An irrigation experiment to compare soil, water and speleothem tetraether membrane lipid distributions

Research output: Contribution to journalArticlepeer-review

Authors

  • Andy Baker
  • Helen Rutlidge
  • Martijn Woltering
  • Alison Blyth
  • Martin S. Andersen
  • Christopher E. Marjo
  • Monika Markowska
  • Gabriel C. Rau
  • Stuart J. Khan

External organisations

  • Connected Waters Initiative Research Centre, UNSW Australia, NSW 2052, Australia

Abstract

Measurement of glycerol dialkyl glycerol tetraethers (GDGTs) preserved in speleothems offers a potential proxy for past temperature but, in general, their origin is unknown. To understand the source of speleothem GDGTs, we undertook an irrigation experiment to activate drip sites within a hydrogeochemically well characterised cave. The cave drip water was analysed for GDGTs, inorganic elements (major ions and trace elements), stable isotopes and dissolved organic matter concentration and character. Published speleothem GDGT records from the site have been observed to be dominated by isoprenoid GDGTs and interpreted as deriving from in situ microbial communities within the cave or vadose zone. The drip water in our irrigation experiment had a GDGT distribution distinct from that of soil and speleothem samples, providing direct evidence that the distinctive GDGT signature in speleothems is derived from a subsurface source. Analysis of GDGTs in this context allowed further elucidation of their source and transport in cave systems, enhancing our understanding of how they might be used as a temperature proxy.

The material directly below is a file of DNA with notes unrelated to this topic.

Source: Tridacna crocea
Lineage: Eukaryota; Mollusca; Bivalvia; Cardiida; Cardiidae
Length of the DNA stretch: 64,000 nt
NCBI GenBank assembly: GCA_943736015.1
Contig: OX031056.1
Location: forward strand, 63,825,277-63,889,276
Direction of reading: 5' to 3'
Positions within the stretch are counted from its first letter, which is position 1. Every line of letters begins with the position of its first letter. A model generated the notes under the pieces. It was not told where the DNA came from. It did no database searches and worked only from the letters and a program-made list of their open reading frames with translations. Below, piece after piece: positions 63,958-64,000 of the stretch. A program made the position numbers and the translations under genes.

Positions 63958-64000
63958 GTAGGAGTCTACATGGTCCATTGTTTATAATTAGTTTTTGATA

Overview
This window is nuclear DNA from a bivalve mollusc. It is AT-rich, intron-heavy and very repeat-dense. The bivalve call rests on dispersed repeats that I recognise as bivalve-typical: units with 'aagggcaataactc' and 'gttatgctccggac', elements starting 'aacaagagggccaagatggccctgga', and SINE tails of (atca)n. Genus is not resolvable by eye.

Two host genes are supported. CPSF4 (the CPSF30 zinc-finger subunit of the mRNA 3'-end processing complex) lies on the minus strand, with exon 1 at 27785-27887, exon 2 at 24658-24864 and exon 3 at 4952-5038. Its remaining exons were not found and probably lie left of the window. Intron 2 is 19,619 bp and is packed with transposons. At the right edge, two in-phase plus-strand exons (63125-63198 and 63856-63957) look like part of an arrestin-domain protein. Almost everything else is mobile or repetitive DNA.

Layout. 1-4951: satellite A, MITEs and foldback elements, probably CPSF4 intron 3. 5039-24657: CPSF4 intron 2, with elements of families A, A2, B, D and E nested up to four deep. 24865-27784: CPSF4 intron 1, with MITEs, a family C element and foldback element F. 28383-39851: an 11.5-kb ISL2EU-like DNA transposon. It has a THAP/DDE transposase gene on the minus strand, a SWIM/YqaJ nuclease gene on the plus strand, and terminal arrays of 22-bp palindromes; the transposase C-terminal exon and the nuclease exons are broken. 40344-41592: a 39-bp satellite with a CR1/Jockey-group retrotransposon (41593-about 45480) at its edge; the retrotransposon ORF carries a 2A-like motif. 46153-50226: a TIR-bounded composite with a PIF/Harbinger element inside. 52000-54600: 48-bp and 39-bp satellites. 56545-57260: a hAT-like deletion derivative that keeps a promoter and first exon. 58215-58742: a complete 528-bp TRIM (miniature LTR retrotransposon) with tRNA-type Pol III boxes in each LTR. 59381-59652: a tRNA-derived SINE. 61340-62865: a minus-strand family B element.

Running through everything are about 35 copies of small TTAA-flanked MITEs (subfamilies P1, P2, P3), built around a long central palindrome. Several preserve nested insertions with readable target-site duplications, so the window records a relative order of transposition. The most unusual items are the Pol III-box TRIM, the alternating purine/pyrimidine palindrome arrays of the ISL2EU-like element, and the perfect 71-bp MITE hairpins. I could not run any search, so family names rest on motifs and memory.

Details

Original languageEnglish
JournalOrganic Geochemistry
Early online date25 Jan 2016
Publication statusE-pub ahead of print - 25 Jan 2016

Keywords

  • GDGT, Speleothem, Drip water, Paleoclimate, Temperature